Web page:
Although the R&DTI is a self-assessment incentive, that doesn’t mean you can’t seek advice or assistance. Indeed, it’s a good idea to enlist expert advice and essential if you want to borrow against your R&DTI refund with R&D financing. For more information, read our article, Three golden rules for choosing an R&D tax consultant.
R&DTI: the benefits
There’s no doubt about it, the R&DTI is hugely beneficial to individual businesses and the wider Australian economy. Indeed, many of the innovations it funds, such as NeedleCalm’s solution for needle phobia or Catalina Genetics’ pioneering work in equine and cattle reproduction, are having a beneficial impact globally.
Referring to the government’s spending on the R&DTI and what it achieves for Australia in the Science, Research and Innovation (SRI) Budget Tables 2022–23, The Hon Ed Husic MP, Minister for Industry and Science, said,
“We expect around $3.2 billion to be invested through the Research and Development Tax Incentive to help businesses to undertake research activities that otherwise would have not been undertaken.
“Science, research and innovation are fundamental to the government’s priorities, including rebuilding Australia’s manufacturing capability, supporting home-grown innovation, and securing our long-term productivity, energy security and prosperity.”
For individual businesses receiving the R&DTI, the incentive is equally instrumental in their success. Speaking with Radium Capital in November 2020, James Graham, Chief Executive Officer Recce Pharmaceuticals said,
“The R&D incentive helped keep our business going during our early development and has enabled us to take the risks necessary to build the globally focused business we are today.”
R&DTI: the limitations
For all its positives, the R&DTI has an Achilles heel. The time it takes for a business to register for the R&DTI and receive the refund can take up to 18 months. That’s a long time in cash flow terms and even longer in the world of innovation where speed to market is everything. But that’s where R&D financing comes in. It’s designed to bridge the cash flow gap that a company can experience while awaiting its tax refund.
How R&D financing works with the R&DTI
R&D financing is a specialised loan your company can apply for if it qualifies for the R&DTI refund. It’s usually secured against your venture’s expected R&D refund which more than repays the loan capital and interest when it arrives. R&D finance, such as a Radium Advance, allows businesses to access their pending R&DTI refunds early. And since a tax refund is effectively your company’s money, you’re free to reinvest it in more R&D or use the capital in other parts of your business. Radium Advances are uniquely flexible and scalable. You can adjust the loan amount and frequency to suit your business requirements. And the more you access and reinvest your R&DTI refund, the bigger your annual refund grows. So regular Radium Advances can offer strategic funding for your business and your R&D.
Radium Capital client and Juice Batteries Director and Chief Operating Officer Shane Meotti says, “Thanks to Radium Advances, we’ve avoided early dilution, brought forward our R&D on commercial applications by three years, and we’re developing the second generation of our residential battery system.”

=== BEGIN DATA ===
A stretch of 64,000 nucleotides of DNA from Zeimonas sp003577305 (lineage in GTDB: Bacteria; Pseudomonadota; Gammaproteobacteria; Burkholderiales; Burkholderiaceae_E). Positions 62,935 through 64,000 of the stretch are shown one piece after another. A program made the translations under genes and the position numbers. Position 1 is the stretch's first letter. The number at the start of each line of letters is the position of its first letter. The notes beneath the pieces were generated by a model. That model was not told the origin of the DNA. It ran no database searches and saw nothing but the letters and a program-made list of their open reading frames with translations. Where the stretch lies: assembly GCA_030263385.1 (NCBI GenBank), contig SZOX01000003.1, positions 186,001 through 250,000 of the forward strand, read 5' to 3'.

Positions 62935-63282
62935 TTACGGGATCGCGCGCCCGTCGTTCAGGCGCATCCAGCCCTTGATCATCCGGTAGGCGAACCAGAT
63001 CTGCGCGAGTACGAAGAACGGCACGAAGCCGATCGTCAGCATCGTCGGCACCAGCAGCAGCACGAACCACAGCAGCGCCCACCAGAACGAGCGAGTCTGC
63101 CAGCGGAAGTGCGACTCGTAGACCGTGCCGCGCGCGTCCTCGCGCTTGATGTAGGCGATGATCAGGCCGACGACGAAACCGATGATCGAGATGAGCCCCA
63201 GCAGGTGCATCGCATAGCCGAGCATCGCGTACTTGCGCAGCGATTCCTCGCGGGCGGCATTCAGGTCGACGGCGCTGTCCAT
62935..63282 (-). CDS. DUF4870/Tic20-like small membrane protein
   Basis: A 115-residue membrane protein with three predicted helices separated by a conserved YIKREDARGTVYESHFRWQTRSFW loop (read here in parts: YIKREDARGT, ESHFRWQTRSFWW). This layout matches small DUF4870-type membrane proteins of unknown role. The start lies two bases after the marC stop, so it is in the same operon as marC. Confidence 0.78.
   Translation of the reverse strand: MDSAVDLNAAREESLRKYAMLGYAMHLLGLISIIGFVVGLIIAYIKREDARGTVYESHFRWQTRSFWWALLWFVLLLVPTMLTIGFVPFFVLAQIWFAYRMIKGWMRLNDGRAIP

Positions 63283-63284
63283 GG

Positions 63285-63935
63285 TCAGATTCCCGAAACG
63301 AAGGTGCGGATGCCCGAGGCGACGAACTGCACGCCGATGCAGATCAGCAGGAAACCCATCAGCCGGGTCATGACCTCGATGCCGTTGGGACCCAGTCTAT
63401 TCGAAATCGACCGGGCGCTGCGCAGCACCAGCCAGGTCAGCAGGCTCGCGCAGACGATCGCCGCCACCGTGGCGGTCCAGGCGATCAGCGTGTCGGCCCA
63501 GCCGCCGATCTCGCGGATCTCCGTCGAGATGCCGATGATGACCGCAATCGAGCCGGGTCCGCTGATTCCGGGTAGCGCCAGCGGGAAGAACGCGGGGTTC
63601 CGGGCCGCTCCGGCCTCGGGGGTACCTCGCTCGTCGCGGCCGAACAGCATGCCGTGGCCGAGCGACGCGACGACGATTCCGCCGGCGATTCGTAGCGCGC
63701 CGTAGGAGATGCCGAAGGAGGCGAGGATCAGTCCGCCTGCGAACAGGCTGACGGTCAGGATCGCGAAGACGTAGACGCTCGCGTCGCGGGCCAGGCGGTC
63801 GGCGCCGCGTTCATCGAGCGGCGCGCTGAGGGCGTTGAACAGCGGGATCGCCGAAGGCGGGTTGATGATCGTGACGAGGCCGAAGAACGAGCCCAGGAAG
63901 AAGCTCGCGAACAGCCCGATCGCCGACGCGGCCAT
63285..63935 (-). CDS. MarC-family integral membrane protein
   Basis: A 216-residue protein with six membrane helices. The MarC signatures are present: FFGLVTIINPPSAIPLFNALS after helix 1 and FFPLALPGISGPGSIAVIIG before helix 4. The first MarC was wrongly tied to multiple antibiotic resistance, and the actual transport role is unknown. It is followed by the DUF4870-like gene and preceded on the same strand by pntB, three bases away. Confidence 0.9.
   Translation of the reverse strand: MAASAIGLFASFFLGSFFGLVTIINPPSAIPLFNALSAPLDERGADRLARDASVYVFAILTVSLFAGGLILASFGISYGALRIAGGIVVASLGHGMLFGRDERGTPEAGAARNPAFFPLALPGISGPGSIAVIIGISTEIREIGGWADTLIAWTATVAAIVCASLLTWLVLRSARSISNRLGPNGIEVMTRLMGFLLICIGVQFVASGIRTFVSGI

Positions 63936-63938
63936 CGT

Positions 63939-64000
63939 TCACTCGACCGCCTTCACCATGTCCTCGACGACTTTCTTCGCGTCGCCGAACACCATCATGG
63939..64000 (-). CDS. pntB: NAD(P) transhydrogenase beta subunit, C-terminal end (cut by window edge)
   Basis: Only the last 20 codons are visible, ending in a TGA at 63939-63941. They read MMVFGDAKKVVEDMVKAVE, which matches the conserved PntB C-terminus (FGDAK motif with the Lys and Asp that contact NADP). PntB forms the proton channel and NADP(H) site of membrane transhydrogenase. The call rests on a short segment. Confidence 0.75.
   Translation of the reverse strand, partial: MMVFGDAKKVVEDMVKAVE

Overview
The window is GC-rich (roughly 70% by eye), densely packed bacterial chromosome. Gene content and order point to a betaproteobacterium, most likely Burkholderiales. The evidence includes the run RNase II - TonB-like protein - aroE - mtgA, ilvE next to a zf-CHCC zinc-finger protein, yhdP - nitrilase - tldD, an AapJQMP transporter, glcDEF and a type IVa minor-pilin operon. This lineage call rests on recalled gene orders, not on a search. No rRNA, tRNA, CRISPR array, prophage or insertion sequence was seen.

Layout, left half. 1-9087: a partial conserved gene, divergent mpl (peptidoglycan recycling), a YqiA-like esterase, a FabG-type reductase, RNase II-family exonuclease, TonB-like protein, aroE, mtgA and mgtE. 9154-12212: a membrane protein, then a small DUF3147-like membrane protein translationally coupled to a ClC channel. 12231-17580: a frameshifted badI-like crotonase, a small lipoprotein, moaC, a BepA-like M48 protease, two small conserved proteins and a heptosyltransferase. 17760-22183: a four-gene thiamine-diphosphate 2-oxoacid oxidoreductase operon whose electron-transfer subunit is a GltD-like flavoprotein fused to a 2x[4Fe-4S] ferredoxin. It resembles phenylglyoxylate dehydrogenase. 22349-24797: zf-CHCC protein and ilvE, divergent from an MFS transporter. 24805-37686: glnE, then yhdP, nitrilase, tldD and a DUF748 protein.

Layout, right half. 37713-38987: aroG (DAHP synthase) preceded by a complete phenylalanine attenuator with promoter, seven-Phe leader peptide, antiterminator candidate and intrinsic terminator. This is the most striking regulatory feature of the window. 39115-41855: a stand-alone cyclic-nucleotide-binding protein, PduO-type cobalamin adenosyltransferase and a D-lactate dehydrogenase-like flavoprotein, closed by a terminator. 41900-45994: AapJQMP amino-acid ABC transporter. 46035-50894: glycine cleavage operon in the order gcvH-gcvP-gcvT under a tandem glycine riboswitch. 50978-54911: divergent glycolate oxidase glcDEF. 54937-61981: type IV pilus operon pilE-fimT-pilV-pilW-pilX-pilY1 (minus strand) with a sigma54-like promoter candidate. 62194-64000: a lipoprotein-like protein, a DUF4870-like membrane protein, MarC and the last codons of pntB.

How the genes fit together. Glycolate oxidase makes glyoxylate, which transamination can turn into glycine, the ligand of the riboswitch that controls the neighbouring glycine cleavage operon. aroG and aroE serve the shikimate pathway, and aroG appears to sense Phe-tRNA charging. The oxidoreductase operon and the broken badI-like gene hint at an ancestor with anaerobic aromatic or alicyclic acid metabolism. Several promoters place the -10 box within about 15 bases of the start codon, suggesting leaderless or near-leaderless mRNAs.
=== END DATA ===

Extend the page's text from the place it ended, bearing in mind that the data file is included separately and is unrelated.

To discover how Radium Advances have helped businesses doing R&D, read our client Success Stories. To learn more about the different ways you could use Radium Advances in your business, read our article, Funding your innovation Which R&D financing model suits your business goals?
Alternatives to the R&DTI and R&D financing
If you’ve previously dismissed the R&DTI, consider revisiting it. You may be eligible and not realise. And that’s why contacting our expert team could be transformative for your innovation. Ultimately, if it turns out you don’t qualify, it’s not the end of the road. From equity crowdfunding to peer-to-peer lending, there are a growing number of debt financing options open to businesses with innovation. And there’s equity funding too. Read our articles, How to leverage debt financing at every business stage and How to build the best R&D capital stack for your business to put your company on the front foot this year.
 Australian Government Department of Industry, Science and Resources. 2023. Science, research and innovation (SRI) budget tables 2022–23. [ONLINE] Available at: https://www.industry.gov.au/publications/science-research-and-innovation-sri-budget-tables-2022-23.
 The OECD. 2023. Research and development (R&D) – Gross domestic spending on R&D – OECD Data. [ONLINE] Available at: https://data.oecd.org/rd/gross-domestic-spending-on-r-d.htm.
 Science and Research – Parliament of Australia. 2023. Science and Research – Parliament of Australia. [ONLINE] Available at: https://www.aph.gov.au/About_Parliament/Parliamentary_Departments/Parliamentary_Library/pubs/rp/BudgetReview202223/ScienceResearch
 OECD. 2023. Main Science and Technology Indicators. [ONLINE] Available at: https://stats.oecd.org/Index.aspx?DataSetCode=MSTI_PUB#.